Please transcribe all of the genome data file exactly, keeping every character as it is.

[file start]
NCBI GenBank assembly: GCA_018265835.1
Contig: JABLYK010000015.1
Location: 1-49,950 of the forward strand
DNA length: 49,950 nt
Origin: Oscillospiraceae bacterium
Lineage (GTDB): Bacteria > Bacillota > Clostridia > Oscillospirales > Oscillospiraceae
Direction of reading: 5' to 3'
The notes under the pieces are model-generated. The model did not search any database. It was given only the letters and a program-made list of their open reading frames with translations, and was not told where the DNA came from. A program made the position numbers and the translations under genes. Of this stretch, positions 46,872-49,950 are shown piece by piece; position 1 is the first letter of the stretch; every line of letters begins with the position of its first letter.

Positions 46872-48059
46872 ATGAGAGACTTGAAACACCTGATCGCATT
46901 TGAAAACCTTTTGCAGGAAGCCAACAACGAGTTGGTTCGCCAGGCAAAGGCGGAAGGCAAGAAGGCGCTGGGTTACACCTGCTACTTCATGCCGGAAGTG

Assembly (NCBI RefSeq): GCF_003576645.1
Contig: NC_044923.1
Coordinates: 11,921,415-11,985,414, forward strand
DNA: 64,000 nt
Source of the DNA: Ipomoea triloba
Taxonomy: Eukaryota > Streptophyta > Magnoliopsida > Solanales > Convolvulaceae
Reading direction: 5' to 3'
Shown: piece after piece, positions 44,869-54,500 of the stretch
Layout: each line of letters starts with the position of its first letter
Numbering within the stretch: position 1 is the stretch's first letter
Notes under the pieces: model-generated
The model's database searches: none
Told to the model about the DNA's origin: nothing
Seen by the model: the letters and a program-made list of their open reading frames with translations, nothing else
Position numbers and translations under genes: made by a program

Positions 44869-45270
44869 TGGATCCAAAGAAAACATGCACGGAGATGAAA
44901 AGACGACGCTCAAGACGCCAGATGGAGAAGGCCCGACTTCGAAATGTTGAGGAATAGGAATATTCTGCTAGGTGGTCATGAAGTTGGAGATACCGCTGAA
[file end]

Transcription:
NCBI GenBank assembly: GCA_018265835.1
Contig: JABLYK010000015.1
Location: 1-49,950 of the forward strand
DNA length: 49,950 nt
Origin: Oscillospiraceae bacterium
Lineage (GTDB): Bacteria > Bacillota > Clostridia > Oscillospirales > Oscillospiraceae
Direction of reading: 5' to 3'
The notes under the pieces are model-generated. The model did not search any database. It was given only the letters and a program-made list of their open reading frames with translations, and was not told where the DNA came from. A program made the position numbers and the translations under genes. Of this stretch, positions 46,872-49,950 are shown piece by piece; position 1 is the first letter of the stretch; every line of letters begins with the position of its first letter.

Positions 46872-48059
46872 ATGAGAGACTTGAAACACCTGATCGCATT
46901 TGAAAACCTTTTGCAGGAAGCCAACAACGAGTTGGTTCGCCAGGCAAAGGCGGAAGGCAAGAAGGCGCTGGGTTACACCTGCTACTTCATGCCGGAAGTG

Assembly (NCBI RefSeq): GCF_003576645.1
Contig: NC_044923.1
Coordinates: 11,921,415-11,985,414, forward strand
DNA: 64,000 nt
Source of the DNA: Ipomoea triloba
Taxonomy: Eukaryota > Streptophyta > Magnoliopsida > Solanales > Convolvulaceae
Reading direction: 5' to 3'
Shown: piece after piece, positions 44,869-54,500 of the stretch
Layout: each line of letters starts with the position of its first letter
Numbering within the stretch: position 1 is the stretch's first letter
Notes under the pieces: model-generated
The model's database searches: none
Told to the model about the DNA's origin: nothing
Seen by the model: the letters and a program-made list of their open reading frames with translations, nothing else
Position numbers and translations under genes: made by a program

Positions 44869-45270
44869 TGGATCCAAAGAAAACATGCACGGAGATGAAA
44901 AGACGACGCTCAAGACGCCAGATGGAGAAGGCCCGACTTCGAAATGTTGAGGAATAGGAATATTCTGCTAGGTGGTCATGAAGTTGGAGATACCGCTGAA